Monday, September 15, 2008

The Law of the Lever

The weight and balance problems are based on the physical law of the lever. This law states that a lever is balanced when the weight on one side of the fulcrum multiplied by its arm is equal to the weight on the opposite side multiplied by its arm. In other words, the lever is balanced when the algebraic sum of the moments about the fulcrum is zero. [Figure 2-2] This is the condition in which the positive moments (those that try to rotate the lever clockwise) are equal to the negative moments (those that try to rotate it counter-clockwise).

Consider these facts about the lever in Figure 2-2: The 100-pound weight A is located 50 inches to the left of the fulcrum (the datum, in this instance), and it has a moment of 100 X-50 = -5,000 in-lb. The 200-pound weight B is located 25 inches to the right of the fulcrum, and its moment is 200 x +25 = +5000 in-lb. The sum of the moment is -5000 + 5000 = 0, and the lever is balanced. [Figure 2-3] The forces that try to rotate it clockwise have the same magnitude as those that try to rotate it counterclockwise.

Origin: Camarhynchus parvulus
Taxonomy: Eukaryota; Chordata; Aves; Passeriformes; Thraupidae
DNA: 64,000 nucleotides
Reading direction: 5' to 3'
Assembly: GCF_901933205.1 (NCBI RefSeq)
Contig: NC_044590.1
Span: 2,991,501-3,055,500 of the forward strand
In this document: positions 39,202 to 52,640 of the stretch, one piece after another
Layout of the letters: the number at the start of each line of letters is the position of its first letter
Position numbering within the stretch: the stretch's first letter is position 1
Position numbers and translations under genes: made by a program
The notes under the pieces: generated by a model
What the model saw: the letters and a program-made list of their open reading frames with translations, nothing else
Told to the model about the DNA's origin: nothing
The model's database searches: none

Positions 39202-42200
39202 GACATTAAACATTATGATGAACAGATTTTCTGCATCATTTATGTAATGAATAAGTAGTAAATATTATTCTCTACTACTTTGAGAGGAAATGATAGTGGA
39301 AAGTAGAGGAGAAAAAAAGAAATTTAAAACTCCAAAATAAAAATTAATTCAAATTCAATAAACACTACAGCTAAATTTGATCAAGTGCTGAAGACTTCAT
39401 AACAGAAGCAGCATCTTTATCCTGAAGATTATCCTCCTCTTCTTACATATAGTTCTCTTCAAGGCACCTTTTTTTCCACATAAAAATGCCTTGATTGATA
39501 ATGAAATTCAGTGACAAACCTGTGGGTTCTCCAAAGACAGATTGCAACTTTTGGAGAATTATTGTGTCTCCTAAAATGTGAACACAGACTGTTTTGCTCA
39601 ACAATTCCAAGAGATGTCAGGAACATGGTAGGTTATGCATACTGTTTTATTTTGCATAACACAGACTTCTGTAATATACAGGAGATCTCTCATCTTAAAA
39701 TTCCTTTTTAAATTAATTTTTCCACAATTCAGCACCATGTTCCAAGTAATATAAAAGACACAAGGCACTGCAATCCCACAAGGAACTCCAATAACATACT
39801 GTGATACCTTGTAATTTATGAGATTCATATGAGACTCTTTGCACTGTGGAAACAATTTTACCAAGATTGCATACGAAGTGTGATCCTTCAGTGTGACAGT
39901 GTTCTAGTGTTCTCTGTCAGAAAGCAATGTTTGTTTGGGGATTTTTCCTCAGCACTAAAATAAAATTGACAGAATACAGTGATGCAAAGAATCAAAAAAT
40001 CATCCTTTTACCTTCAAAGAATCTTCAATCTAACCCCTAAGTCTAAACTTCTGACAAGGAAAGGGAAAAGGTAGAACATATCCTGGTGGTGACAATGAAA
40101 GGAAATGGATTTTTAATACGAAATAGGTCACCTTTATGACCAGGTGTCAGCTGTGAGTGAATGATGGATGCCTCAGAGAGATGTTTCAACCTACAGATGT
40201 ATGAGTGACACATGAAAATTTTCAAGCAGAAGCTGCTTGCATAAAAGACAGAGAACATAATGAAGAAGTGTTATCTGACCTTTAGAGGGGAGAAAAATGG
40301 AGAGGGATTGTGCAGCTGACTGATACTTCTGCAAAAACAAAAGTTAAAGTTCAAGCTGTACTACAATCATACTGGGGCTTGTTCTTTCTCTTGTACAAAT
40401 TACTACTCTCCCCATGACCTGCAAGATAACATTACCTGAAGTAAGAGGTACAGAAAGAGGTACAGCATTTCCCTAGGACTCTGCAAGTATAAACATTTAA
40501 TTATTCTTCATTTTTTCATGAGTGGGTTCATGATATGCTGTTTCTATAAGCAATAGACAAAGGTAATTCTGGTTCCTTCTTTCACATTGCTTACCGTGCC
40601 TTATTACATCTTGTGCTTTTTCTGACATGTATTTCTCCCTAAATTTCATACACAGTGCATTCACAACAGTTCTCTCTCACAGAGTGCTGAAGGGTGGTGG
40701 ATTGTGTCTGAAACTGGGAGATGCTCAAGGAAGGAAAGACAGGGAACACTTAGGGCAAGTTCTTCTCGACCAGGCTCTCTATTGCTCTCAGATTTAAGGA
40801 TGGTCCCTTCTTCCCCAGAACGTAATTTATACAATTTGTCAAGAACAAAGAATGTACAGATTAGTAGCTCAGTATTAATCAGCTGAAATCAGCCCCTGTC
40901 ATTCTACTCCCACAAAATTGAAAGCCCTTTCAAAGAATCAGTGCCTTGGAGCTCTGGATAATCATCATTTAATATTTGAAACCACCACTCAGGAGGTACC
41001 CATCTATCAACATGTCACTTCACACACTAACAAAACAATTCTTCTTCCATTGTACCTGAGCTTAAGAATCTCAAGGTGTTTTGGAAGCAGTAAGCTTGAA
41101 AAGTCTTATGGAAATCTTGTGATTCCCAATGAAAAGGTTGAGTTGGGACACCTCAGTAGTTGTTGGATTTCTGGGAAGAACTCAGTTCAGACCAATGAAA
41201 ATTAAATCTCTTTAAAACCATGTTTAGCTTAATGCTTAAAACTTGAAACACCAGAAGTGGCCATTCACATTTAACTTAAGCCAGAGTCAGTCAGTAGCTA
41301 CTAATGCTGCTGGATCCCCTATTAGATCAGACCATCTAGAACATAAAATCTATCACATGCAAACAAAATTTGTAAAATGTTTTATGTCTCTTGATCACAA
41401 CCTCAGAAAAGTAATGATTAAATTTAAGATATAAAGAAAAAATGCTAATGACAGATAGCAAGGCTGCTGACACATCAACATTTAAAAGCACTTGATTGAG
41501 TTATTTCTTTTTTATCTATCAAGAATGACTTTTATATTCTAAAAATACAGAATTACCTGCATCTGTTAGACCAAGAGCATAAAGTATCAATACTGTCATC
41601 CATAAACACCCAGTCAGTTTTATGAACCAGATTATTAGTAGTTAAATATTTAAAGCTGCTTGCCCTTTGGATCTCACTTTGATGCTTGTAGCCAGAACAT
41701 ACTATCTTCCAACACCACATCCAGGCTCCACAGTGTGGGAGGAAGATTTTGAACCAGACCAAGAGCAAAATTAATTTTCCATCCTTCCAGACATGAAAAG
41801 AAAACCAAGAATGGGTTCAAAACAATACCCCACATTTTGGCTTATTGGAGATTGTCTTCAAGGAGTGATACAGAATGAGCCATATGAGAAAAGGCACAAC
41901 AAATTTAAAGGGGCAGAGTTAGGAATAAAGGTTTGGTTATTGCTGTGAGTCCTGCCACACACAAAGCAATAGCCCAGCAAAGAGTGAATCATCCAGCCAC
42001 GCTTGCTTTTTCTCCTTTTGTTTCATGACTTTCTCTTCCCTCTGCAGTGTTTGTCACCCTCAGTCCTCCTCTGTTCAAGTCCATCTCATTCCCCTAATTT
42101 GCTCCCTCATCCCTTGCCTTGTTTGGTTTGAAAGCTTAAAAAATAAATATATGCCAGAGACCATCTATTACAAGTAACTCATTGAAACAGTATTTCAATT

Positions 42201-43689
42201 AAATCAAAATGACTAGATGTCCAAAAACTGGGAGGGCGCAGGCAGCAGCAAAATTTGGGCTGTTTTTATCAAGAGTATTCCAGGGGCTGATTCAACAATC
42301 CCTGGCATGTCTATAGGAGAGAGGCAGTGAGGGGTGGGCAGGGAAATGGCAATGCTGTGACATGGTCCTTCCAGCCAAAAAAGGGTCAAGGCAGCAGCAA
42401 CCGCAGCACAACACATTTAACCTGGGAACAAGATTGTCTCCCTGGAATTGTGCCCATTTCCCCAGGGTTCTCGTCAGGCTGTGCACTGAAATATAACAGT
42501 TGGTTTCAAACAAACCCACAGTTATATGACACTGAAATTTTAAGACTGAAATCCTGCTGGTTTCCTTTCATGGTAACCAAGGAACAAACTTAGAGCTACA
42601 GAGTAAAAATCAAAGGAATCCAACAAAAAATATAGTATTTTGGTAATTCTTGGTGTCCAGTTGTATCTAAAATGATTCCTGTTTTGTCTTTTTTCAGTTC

1 comment:

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